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Moan November 15, 2006

Posted by BiB in Uncategorized.

Gosh, can’t times be hard? I don’t mean I’m living through the blitz, or a blockade, or have been taken hostage or don’t have enough to eat and will be happy if I get a bit of tongue on my ration card this month. No, just modern hard. Sort of easy hard. Still, good enough reason for a bit of a moan. 

Now I’m a great believer in the blame game, so let’s look for some scapegoats, shall we? Well, November deserves the death penalty – at least – for a start. I’ve done my November moan before, but could there be any ghastlier month? It’s ugly. The weather’s cack. Not even properly cold. Just cack. And guaranteed to make you and everyone in your environs sniff till December 1st. I’m foghorning away with the best of them and the Russian is also a great believer in making the most out of an illness. It’s all wailing and noises of such drama that I have to dash next door to check that the latest production isn’t a death rattle. “Darling, what was that incredibly loud and spine-chilling noise?” “Oh, I just sneeff.” And then he sniffs, to prove his point, and then gives a tuberculotic cough, to prove it again. I’ve got aches and pains that a 36-year-old, by rights, shouldn’t have. I might see if my posh insurance will cover me a Christmas prezzie of a hip, knee and shoulder replacement. 

And don’t even talk to me about wanking technology. And about wanking blogger. For some days, I have been battling to be allowed to use my own wireless connection – brand new. A faggot above a load, if you ask me, though I may be about to get addicted – and battling for another equal number of days, at least, to try to get in touch with blogger. How I loathe companies who do their best to hide their contact details from you – yes, I mean you too, Amazon – having instructed you to get in touch in the first place. But blow that for a caper. We can soldier on regardless. Effing and blinding all the while that blogger and all its employees deserve eternal misery and damnation. 

But, darlings, what’s really put me to shame, and made me have a bit of a moan, with the only possible scapegoat being myself, is being outdone by my mother. I telephoned, filially, this very evening and we did our regular rundown of family gossip. I gave her my non-news. She gave me hers. I said I’d probably be boycotting Christmas this year. She said she’d harangue me till I caved in… “And have you e-mailed J_ for me to say how happy I am that she’s had a baby?” “Oh god, I can’t remember,” I confessed. “If you had a computer, you could, of course, e-mail her yourself.” “Oh, I don’t want to get involved in all that.” “You could still watch Emmerdale,” I put in, by way of compensation. “And Eastenders. And Home and Away.” … “Do you know, I was in the gym last week and there were three TVs showing three different channels.” “The gym?” “Yes, I go about once a week,” explained my mother. Talk about secret lives. I thought the omnibus editions were as exciting as my mother’s life got. And now I know she’s probably hanging out with more muscly queens than I am.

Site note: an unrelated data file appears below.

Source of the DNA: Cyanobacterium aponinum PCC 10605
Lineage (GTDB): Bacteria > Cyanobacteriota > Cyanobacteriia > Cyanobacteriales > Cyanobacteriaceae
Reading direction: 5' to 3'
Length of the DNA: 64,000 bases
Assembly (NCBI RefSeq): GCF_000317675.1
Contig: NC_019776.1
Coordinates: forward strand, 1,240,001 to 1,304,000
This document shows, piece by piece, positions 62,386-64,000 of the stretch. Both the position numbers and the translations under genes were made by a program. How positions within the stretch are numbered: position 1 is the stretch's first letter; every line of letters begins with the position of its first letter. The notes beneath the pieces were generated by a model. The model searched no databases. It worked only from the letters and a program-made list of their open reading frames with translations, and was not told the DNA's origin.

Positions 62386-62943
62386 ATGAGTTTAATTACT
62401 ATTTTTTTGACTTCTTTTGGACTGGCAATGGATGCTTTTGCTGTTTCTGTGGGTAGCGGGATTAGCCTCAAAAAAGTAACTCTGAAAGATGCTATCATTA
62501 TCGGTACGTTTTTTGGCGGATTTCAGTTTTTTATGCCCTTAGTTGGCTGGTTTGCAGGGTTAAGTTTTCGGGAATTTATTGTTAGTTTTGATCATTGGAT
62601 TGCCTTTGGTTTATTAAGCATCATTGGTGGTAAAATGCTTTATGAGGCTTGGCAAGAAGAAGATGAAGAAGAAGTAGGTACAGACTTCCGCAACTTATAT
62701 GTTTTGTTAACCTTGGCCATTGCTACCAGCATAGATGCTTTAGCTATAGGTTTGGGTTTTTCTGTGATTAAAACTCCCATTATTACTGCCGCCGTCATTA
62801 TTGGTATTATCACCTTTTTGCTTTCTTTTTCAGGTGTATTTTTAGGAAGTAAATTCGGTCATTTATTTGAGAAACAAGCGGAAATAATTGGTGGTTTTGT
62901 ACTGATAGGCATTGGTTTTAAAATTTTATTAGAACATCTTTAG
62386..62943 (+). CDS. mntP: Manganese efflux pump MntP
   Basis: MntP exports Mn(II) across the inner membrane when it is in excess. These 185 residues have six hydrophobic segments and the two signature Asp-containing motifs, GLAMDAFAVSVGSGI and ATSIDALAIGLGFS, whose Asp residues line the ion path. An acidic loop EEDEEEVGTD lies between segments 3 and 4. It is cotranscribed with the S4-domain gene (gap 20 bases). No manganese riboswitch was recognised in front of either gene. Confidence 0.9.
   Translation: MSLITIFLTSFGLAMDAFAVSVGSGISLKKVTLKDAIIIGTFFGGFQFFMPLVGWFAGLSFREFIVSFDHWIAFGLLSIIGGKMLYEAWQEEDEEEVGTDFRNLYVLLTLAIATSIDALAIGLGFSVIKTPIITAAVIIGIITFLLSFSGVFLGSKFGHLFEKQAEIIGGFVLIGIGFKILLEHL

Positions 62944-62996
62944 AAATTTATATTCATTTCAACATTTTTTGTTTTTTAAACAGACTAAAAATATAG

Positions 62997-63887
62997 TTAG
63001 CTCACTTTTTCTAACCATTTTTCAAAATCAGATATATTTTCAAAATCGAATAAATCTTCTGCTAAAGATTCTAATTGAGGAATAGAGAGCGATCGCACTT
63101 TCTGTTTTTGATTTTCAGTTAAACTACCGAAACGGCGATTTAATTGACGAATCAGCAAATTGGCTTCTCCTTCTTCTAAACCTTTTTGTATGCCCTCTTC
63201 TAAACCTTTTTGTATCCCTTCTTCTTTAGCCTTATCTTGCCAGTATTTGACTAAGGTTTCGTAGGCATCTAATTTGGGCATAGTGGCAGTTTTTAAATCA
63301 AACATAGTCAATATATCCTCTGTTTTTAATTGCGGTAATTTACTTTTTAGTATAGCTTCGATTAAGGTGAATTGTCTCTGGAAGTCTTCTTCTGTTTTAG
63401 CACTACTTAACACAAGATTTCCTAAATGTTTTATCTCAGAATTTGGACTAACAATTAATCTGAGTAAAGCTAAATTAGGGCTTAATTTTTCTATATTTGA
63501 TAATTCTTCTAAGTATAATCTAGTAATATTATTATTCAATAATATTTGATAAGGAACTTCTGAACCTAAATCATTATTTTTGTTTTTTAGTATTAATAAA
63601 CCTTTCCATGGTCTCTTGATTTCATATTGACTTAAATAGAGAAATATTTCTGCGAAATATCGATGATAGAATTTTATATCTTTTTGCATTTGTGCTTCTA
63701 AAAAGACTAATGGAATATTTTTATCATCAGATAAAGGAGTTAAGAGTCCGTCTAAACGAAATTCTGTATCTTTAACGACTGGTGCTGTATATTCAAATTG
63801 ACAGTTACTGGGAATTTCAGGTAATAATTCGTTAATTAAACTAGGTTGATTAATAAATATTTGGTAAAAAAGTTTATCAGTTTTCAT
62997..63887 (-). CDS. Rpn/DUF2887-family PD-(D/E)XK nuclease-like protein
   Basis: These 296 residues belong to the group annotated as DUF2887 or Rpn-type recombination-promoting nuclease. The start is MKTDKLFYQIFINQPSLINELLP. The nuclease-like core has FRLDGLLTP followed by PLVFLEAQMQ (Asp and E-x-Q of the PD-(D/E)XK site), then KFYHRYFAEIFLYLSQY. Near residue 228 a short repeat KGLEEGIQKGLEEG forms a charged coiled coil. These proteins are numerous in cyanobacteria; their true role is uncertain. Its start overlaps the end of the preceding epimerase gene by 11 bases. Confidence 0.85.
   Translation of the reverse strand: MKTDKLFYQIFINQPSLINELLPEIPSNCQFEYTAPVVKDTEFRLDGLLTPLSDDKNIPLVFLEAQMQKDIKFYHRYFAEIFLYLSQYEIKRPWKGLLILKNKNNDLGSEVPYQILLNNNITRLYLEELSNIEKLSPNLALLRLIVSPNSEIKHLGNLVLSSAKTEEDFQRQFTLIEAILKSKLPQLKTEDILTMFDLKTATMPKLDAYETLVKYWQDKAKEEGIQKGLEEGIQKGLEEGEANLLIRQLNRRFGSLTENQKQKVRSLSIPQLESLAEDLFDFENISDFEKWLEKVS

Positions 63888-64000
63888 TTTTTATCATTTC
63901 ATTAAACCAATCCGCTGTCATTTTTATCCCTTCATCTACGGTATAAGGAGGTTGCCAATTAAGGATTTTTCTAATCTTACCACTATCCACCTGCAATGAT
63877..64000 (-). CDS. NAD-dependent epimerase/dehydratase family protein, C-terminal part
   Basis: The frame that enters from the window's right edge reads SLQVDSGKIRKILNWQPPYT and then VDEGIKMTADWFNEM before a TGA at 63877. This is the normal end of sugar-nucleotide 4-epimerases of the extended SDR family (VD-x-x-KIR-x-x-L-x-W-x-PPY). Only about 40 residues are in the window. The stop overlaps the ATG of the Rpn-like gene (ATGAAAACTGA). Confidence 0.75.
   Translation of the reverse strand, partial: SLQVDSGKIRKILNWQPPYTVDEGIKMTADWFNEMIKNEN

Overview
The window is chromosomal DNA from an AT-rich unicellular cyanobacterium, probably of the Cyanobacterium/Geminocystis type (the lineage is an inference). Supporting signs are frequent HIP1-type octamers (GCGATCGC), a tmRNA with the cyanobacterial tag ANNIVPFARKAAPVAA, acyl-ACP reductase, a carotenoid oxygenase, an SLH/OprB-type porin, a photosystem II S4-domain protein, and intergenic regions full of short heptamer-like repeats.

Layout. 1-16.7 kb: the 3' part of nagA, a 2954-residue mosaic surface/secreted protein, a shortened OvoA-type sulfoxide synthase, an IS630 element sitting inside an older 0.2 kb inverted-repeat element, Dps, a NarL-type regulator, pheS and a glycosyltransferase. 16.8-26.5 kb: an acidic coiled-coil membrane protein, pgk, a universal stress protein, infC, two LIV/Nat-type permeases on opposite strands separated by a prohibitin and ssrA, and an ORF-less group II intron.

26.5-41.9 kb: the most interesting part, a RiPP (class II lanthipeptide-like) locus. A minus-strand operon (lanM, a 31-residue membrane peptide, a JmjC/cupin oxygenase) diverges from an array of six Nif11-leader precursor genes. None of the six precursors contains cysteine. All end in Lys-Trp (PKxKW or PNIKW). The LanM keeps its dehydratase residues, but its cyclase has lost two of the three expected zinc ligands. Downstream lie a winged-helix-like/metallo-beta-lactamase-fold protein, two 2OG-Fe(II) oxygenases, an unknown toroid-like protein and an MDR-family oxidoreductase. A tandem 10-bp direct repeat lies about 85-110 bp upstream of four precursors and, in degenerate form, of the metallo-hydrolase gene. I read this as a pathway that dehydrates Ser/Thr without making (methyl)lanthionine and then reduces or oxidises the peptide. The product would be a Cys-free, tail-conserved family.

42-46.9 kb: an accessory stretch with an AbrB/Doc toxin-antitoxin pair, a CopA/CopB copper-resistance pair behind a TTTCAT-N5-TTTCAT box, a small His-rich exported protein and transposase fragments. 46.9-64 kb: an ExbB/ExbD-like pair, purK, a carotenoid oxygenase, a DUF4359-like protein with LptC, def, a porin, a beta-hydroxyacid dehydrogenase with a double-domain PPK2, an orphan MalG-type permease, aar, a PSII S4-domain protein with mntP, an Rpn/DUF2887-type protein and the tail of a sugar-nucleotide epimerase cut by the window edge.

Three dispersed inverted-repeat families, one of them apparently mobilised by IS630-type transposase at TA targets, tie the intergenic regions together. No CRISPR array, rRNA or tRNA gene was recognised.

Wake me up in May.



1. Daggi - November 16, 2006

It seems that most people’s parents secretly have gym membership cards, even if they are issued by the local council. Can you imagine it, 3 quid for a year’s membership which gives you 80% off admission (admission being around 5 quid a go)! I suppose the retired have to queue up somewhere once they’ve got no post office to hang around outside, and a local authority-run leisure centre with rowing maching and weights will do the trick. Not entirely sure what the point is of getting a bus there and back, only to spend 2 hours on a tread mill. “It’d take that long to walk there and back.” “Don’t you understand, I’ve got my bus pass now, it’d be a waste not to use it. And my gym membership card.”

2. BiB - November 16, 2006

Daggi, you have understood my mother’s logic perfectly. She does indeed go for the treadmill, which seems odd when all she ever did was walk anyway. But still, a bit of an event for her. She might have a 30-year-old boyfriend that I can try to steal off her next time we meet.

3. Daggo - November 16, 2006

I did suggest that my father had a ‘secret lady friend’ (unlikely though), and all this treadmill stuff was just a easy cover-up story. He just looked bewildered and went on again about him having his bus pass. Whatever happened to “television’s the only pleasure I’ve got”, eh? Oh yes, it went digital. Then again, even if it was once “the best in the world”, British television always was shite.

I watched an entire episode of Love thy neighbour on youtube the other week, and then explained the plot to my own lady friend.

“So it was about two couples who both wanted to buy some bedroom furniture and got up to all sorts of mischief trying to get hold of it, most of which inclued the word ‘nignog’, apart from those which led the very camp furniture salesman to imply the two husbands were actually gay and wanted to buy the bed for some serious fucking; and some long discussion about saving enough money for a pair of tights through buying 28 cans of pilchards, each reduced by 2 1/2 pence. And that was meant to be funny.” “Right.”

I’m sure the playgrounds of the mid-1970s were full of kids “acting out” their favourite bits. Mainly the ones involved comparing blacks to apes and the words “sambo” and “chalky”.

Actually, I was searching for “Curry and Chips”, but nobody seems to have found a reel-to-reel recording of it in their loft yet.

4. pleite - November 18, 2006

Curry and Chips? Whassat? And was your lady friend rightly bemused by the British sense of humour of which we are so rightly proud? (Unless she’s a Britess herself, of course.) That show really is the oddest thing. Or was it clever in some way that I haven’t yet understood?

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